On a gorgeous fall day, I headed up to Wye Island to explore the Natural Resources Management Area. It’s been many years since I last set foot on Wye Island, and in that case I arrived by boat, so I was interested to explore the area by car.
Wye Island itself is 2800 acres, 2450 of which are managed by the Maryland Park Service. There are two youth group campsites and a lodge that are available to reserve. In fact, the day I visited, the lodge grounds were being used for a wedding that was happening later that day.
When I used to visit Wye Island, it was aboard the Skipjack Sigsbee, back when I worked for the Living Classrooms Foundation in Baltimore. We had a school that would send their entire 8th grade to do a weekend experiential learning program. We’d pick them up Friday morning in Annapolis and spend the weekend camping on the island. Sunday morning, we’d pack up and head back to Annapolis.
At various times during the weekend, we would have the opportunity to explore the island a bit on foot, which meant I never made it very far beyond the youth camping area. During these trips is where I first learned about osage orange trees, which can be found in abundance here.
Now, one thing I neglected to consider when I made the decision to head to Wye Island, was that the NRMA is managed for hunting and I was going to visit during prime hunting season. If you go in the fall, be aware that September through December is hunting season and you should be wearing safety orange if you are on trails in areas where hunting is allowed (which is almost all of the trails). If you want to avoid hunting altogether, then you should plan to visit on a Sunday, when hunting is not allowed. Another option is to only do the part of the Granary Creek trail (marked in yellow on the map below) that is near the lodge and is in the area where weapons are not allowed. Click here for a map that shows the hunting and non-hunting areas.
Because I came by car, I decided to start at the furthest point and do the Ferry Point trail. This meant driving quite a ways down the gravel road to the very end of the island. This also gave me the opportunity to see what trails were in use by walkers and which were in use by hunters. The Ferry Point trail was the busiest parking area in the entire park, with four or five cars. When I arrived, there was a family eating lunch on a picnic table at the trailhead.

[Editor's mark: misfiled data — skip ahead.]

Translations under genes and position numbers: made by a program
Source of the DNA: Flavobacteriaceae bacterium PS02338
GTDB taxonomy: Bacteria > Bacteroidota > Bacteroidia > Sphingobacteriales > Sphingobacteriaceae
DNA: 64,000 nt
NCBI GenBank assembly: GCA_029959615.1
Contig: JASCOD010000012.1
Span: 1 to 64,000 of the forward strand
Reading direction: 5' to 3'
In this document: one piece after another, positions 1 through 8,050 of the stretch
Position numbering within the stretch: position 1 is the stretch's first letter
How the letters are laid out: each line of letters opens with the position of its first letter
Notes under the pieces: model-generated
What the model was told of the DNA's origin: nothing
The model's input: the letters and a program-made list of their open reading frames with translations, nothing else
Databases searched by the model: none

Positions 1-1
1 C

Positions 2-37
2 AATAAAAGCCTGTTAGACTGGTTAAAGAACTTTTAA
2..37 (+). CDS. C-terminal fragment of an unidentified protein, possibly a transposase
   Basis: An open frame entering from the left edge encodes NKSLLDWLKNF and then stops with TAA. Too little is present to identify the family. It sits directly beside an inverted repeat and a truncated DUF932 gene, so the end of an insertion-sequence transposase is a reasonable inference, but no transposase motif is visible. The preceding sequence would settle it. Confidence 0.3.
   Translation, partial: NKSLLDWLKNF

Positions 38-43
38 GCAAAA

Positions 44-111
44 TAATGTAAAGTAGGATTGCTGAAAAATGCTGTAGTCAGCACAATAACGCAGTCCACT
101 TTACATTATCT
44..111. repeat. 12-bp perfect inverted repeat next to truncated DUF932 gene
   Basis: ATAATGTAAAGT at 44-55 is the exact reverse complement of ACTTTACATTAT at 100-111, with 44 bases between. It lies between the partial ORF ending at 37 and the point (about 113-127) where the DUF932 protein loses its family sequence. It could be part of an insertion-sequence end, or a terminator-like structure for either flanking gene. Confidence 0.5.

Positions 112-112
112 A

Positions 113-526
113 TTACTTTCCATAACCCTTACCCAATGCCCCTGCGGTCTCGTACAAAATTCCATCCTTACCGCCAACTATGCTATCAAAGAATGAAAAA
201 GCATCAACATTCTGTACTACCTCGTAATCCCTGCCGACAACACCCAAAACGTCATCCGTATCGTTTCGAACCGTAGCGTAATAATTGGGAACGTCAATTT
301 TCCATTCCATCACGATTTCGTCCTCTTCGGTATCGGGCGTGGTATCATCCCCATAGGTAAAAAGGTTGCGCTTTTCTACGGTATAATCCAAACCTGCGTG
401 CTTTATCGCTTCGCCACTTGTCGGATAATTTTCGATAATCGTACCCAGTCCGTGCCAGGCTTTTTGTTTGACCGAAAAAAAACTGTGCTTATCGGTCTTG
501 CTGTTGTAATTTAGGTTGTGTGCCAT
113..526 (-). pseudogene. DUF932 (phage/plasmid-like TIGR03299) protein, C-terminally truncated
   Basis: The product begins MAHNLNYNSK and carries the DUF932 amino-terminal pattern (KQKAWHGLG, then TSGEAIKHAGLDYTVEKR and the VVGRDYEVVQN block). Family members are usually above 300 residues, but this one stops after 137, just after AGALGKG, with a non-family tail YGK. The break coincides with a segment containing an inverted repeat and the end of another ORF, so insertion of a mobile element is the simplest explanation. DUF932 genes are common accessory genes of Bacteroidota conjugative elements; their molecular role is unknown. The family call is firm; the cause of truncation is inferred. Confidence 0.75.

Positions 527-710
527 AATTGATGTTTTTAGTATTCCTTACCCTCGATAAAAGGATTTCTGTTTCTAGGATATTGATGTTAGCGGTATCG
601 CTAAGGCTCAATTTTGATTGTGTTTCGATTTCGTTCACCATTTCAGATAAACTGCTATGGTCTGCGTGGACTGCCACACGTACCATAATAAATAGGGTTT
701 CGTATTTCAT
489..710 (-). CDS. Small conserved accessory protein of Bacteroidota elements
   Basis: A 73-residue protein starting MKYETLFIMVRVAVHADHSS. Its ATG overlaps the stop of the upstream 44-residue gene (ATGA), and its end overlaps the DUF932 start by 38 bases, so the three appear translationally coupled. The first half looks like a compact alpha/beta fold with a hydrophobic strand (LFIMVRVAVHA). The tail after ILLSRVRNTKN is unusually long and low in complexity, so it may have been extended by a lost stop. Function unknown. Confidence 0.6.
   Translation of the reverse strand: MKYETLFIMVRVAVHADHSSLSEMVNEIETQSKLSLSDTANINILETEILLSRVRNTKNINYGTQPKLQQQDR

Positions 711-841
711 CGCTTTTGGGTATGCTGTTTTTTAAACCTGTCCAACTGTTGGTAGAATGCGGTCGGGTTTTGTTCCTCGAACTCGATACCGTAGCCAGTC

This was a great little trail that felt a little eerie and perfect for a pre-Halloween stroll. The entire path was lined by overhanging trees that created almost a tunnel effect, with agricultural fields just barely visible beyond the trees on both sides. It was a very flat dirt trail, with no elevation change, though there were some spots where you had to keep an eye out for roots.
Towards the end of the trail, a side trail, Jack-in-the-Pulpit trail, branches off and loops back in right next to the small beach that serves as a kayak and canoe launch. This side trail is narrower and more uneven and has a few spots where the overhanging trees really kick up the creepiness a notch.
The beach at the end of the trail was pretty and a few folks showed up with fishing rods while I was there. While the Ferry Point trail isn’t particularly long, I wouldn’t be launching a kayak from there unless it had wheels because it’s a little more than a ½ mile to the beach.
After I finished the Ferry Point trail, I decided to head to the lodge and walk the trail in that area. This is the only part of the park where weapons are not allowed, so no hunting was taking place in that area. This path, which runs along Granary Creek, skirted the edges of a soybean field for part of the path. Further along, you can walk right up to the edge of the creek and then follow the trail through the forest. Once I hit the main road, I turned around and walked the same trail back to the parking area. However, you could cross the road and continue the trail, but you’ll want to have your safety orange on once you cross the road as you’re back in hunting territory.
In terms of amenities in this park, they are pretty minimal. There were some pit toilets, including at the head of the Ferry Point trail. There were also a couple of picnic tables here and there but that was pretty much it. Right on the main road, before you turn to get to the lodge, there was a picnic area that had a ramp as part of the kayak and canoe launch in Granary Creek. If you don’t want to tote your kayak a half mile up a trail, this would be the best spot to park and put in.
I didn’t see too much in the way of wildlife (a downy woodpecker was the most interesting critter I saw) but there are supposedly Delmarva Fox Squirrels that call this area home. And while there were some good examples of native plants, such as osage orange, pokeweed, and white oak, there was also a surprising (to me) amount of non-native and invasive plants, including english ivy, porcelain berry, and amur honeysuckle.
One thing I wish I had time for, was a stroll down the Holly Tree Trail, where you can find a Holly Tree that is anywhere from 290 to 400 years old. I’ll probably head back at some point, maybe during a different season, to walk that trail and see how different the area looks in the spring or summer. However, there were some gorgeous fall colors visible when I went, so the Wye Island Natural Resources Management Area is definitely worth a visit this time of year, so be sure to get out and explore!
– Dr. Kristen